The impact of environmental factors on seborrheic dermatitis
Our skin, a genuine protective shield for our body, is the organ that is most sensitive to environmental changes. Dry air, humidity, cold, heat, are all factors that require our skin to adapt in numerous ways, including sebum secretion. The secretion of this sebum can be increased or decreased, and any increase may lead to a new flare-up of seborrheic dermatitis.
PollutionWhen the skin is subjected to a polluted environment, the quality and quantity of sebum secreted may be altered and increased, resulting in hyper-seborrhea. This creates an environment that may promote the proliferation of yeast of the Malassezia genus, co-responsible for seborrheic dermatitis flare-ups.
SunOn the other hand, the sun seems to have beneficial effects on skin affected by this condition. In fact, a Swedish study showed that the symptoms of seborrheic dermatitis, after sun exposure, were improved in 54% of patients(1). Please note that even if lesions are improved by sun exposure, it is essential to apply a sunscreen beforehand and to reapply it every two hours.
A few tips for daily life
Many external factors can play a role in triggering the flare-up phases of seborrheic dermatitis.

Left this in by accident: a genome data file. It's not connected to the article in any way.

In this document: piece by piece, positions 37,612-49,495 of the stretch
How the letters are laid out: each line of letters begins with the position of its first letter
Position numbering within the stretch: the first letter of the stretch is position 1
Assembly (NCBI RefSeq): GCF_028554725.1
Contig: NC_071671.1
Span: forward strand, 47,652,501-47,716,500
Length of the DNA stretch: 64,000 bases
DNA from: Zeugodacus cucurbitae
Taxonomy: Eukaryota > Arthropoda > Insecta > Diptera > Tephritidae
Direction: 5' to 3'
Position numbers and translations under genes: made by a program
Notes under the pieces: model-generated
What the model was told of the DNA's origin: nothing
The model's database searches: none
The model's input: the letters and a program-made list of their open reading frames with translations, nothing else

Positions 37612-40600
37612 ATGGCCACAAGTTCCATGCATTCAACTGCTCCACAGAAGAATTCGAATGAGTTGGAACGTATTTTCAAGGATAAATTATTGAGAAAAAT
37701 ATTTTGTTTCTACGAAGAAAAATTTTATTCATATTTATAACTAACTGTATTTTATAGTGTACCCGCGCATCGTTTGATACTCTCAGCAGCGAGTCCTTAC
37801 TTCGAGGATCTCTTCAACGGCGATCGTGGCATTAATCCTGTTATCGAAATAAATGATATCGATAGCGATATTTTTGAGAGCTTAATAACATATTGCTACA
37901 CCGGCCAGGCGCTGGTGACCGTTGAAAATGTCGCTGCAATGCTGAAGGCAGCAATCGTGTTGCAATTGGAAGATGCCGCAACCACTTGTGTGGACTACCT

This is why a few tips can help in the daily fight against seborrheic dermatitis, particularly:
- Avoid scratching the surface of scales.
- Cleanse your skin thoroughly: morning and evening, use suitable dermo-cosmetic products, with gentle soap-free cleansers to remove impurities from the skin’s surface while respecting its fragility.
- Dry the entire skin well; do not go to bed with your hair still wet. Damp environments promote the proliferation of yeasts, which are potential triggers of symptoms.
- For bedding, favor natural materials such as cotton or linen. This is because pillows made of synthetic materials promote the presence of microorganisms.
Please feel free to ask your pharmacist for advice. He or she will be able to guide you towards a routine adapted to your skin type.
Berg M. Epidemiological studies of the influence of sunlight on the skin. Photodermatology. (1989), 6, pp. 80-84.